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Bruce & Kajukenbo?

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  • Bruce & Kajukenbo?

    Was Bruce ever known to have checked out this art? It's probably one of the first arts to touch on the different ranges of fighting. So I was wondering if Bruce ever came across it?

    Kajukenbo is the first truly American karate system, having been founded in what was then the U.S. territory of Hawaii. In 1947, 5 Hawaiian martial arts Masters, calling themselves the "Black Belt Society" started on a project to develop a comprehensive self-defense system...

  • #2
    I doubt it, but Kajukembo didn't have a problem addopting Bruce's methods.


    • #3
      I don't know about Kajukenbo, but Bruce's contact with American Kenpo's Ed Parker is well known.


      • #4
        Bruce Lee and Kajukenbo

        Bruce did have some contact with Sijo Charles Gaylord back in the early '60's. Gaylord was one of the people to bring Kajukenbo to the mainland. How much they trained together and how much influence Kajukenbo had on Bruce, I can't say. However, I have seen a picture of Bruce and Charles Gaylord together.


        • #5
          You have a good eye. Kajukenbo and Jeet Kune Do have different training methods, but the goal is very similar: a realistic approach to fighting at all ranges that is open to innovation and individualism. Sifu Richard Bustillo studied Kajukenbo with Professor Sid Asuncion in Honolulu during high school before he moved to the mainland and met Sijo Lee.

          A lot of the West Coast guys knew each other from either the Ed Parker Internationals or from Hollywood. Bruce Lee was either friendly with or had a passing aquaintance with several of Kajukenbo's grandmasters: Professor Sam Allred, who brought kajukenbo to Mexico; Sifu Al Dascasos, founder of the Wun Hop Kuen Do branch of Kajukenbo, Grandmaster Bill Ryusaki, who was on "the Green Hornet," "Hawaii 5-0," and "Wild Wild West" with Bruce; Grandmaster Sonny Gascon, founder of Karazenpo Go Shinjitsu (Grandmaster Gascon was also the guy who took the famous 8mm film of Bruce Lee's demonstration at the Longbeach Championships); Augung Tony Ramos; and Sijo Gaylord, as BB Wolf stated. There were probably a few others.

          As far as whether it had any influence on JKD, no telling. My guess (and that's all that it is) is that Lee was probably aware that there were other arts like Kajukenbo that were moving in the same direction that he was and that shared the same goals, but that he still felt that he had a unique vehicle for the personal expression of the martial arts with Jeet Kune Do.


          • #6
            Here's something more I ran across from Augung Tony Ramos' biography:

            "Also in 1969, Augung Ramos trained with and exchanged ideas and methods with Bruce Lee. They worked together on street fighting and defense against multiple attackers. Lee once told Augung that he really did like Kajukenbo because it was 'strong and hard', but he (Augung) 'should take my advice, a punch is a punch and a kick is a kick. Without definition there is no punch or kick.' "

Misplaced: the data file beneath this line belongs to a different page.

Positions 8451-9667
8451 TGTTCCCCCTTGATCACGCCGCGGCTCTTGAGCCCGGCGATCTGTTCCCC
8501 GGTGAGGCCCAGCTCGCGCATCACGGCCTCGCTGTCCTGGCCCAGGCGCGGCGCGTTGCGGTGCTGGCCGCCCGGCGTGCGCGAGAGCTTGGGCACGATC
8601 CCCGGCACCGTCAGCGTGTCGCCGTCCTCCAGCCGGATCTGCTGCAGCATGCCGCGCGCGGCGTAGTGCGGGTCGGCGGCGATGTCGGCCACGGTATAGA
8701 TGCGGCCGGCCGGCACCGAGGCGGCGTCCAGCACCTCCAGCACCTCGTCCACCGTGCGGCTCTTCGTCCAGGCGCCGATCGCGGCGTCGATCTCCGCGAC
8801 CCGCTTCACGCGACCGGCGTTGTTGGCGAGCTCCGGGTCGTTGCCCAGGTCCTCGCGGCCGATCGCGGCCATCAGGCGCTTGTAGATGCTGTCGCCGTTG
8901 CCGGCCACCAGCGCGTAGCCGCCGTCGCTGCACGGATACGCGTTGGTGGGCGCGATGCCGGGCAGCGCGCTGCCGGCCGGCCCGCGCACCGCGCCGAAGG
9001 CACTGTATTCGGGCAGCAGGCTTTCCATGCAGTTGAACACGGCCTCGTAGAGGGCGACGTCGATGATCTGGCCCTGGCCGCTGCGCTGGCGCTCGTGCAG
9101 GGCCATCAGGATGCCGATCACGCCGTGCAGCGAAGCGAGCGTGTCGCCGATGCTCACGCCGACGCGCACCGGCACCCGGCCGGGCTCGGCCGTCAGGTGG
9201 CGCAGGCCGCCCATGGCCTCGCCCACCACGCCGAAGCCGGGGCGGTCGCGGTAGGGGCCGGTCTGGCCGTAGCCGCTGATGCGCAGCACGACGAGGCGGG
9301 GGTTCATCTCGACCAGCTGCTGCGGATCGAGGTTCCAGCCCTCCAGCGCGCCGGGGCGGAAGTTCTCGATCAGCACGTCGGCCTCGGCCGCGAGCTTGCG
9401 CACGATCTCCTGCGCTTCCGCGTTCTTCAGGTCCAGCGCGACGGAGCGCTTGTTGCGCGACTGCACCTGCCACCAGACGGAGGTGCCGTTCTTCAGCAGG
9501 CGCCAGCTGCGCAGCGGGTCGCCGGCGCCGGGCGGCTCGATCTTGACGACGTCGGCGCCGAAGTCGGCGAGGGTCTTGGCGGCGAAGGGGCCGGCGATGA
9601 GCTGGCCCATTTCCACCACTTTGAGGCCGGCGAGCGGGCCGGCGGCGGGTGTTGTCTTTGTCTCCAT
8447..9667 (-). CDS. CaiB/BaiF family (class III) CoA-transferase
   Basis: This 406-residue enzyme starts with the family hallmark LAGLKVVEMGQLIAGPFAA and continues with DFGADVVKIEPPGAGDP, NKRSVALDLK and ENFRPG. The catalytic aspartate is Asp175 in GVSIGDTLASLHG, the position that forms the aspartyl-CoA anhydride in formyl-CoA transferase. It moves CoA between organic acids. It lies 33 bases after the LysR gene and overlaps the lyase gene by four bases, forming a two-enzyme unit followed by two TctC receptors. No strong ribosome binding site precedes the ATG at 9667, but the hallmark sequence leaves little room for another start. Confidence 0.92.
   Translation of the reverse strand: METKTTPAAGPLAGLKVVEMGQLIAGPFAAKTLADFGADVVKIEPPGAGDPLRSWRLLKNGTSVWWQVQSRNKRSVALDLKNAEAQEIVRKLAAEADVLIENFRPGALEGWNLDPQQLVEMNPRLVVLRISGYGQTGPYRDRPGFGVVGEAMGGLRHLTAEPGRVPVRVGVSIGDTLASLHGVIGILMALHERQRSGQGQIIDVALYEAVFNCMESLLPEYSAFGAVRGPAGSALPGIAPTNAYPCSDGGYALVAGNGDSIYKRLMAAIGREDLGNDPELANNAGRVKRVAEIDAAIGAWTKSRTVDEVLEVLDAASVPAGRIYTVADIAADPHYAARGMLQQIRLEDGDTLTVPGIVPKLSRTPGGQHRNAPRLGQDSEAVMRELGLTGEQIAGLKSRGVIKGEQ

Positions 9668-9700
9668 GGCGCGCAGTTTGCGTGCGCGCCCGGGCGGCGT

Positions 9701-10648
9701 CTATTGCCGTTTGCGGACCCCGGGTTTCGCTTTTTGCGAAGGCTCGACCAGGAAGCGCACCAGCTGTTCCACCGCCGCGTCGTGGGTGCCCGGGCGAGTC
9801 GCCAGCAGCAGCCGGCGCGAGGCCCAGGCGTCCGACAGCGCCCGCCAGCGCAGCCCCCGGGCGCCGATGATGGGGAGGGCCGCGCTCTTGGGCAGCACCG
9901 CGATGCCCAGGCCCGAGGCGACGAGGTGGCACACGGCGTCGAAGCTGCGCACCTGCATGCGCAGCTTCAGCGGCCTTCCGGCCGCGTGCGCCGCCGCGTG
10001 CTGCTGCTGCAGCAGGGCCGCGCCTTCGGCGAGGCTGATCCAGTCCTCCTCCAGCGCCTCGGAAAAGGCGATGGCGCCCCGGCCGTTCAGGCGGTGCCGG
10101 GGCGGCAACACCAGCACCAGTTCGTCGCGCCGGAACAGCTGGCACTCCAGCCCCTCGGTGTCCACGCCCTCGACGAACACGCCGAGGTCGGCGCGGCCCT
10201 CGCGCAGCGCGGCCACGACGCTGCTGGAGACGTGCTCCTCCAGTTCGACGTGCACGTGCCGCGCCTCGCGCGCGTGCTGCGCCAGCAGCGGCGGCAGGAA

So, there's that.


            • #7
              Richard Bustillo was a Kajukenpo student before he started with Bruce. I think he might have been a black belt. Except for Ted Wong everyone had previous training.


              • #8
                Originally posted by thtackett
                Richard Bustillo was a Kajukenpo student before he started with Bruce. I think he might have been a black belt. Except for Ted Wong everyone had previous training.
                Speaking of Kajukenbo and Jeet Kune Do...I think I saw something about you teaching a JKD seminar at Dean Goldade's in July, Sifu.

                I have a friend who's moving to Austin that I'm trying to convince to check out his school. I don't know him personally, but everyone I know who knows him speaks highly of him.


                • #9
                  I'll be at Dean's in July. Dean's a great guy and teacher. I hope to see your friend in July.


                  • #10
                    Bruce and Kajukenbo

                    There was a fairly significant relationship between Bruce and the Kajukenbo community in the San Francisco Bay Area. According to the late John Wong, who at the time was the administrator for Kajukenbo on the mainland, Emperado put out word for his black belts to go work out with Bruce at the Oakland school. John, Tony Ramos and other instructors of that era did in fact cross-train with Bruce, as well as others such as Wally Jay, Sid Campbell and more.


                    • #11
                      Dean Goldade is hard as nails and extremely knowledgeable. I would highly recommend him.

                      Mixed Martial Arts, MMA, Karate Classes, Martial Arts, U.S. Karate, Georgetown Texas - Staff



                      • #12
                        I checked out Sifu Goldade's link. Interesting synchronicity; I go to a monthly clinic at Wally Jay's in Alameda and Max Pallen was my practice partner this past Saturday.


                        • #13
                          BL trained with many kenpo guys- Parker, Castro, the Tracys, etc.
                          Inosanto and most of the LA group were ex-Parker black belts.
                          Since kaju is a variation of kenpo,
                          I have no reason to think BL did not cross paths with some of Sigung Emperado's
                          students. One can only imagine the conversations Lee and Sigung are having now
                          in that
                          great kwoon in the sky!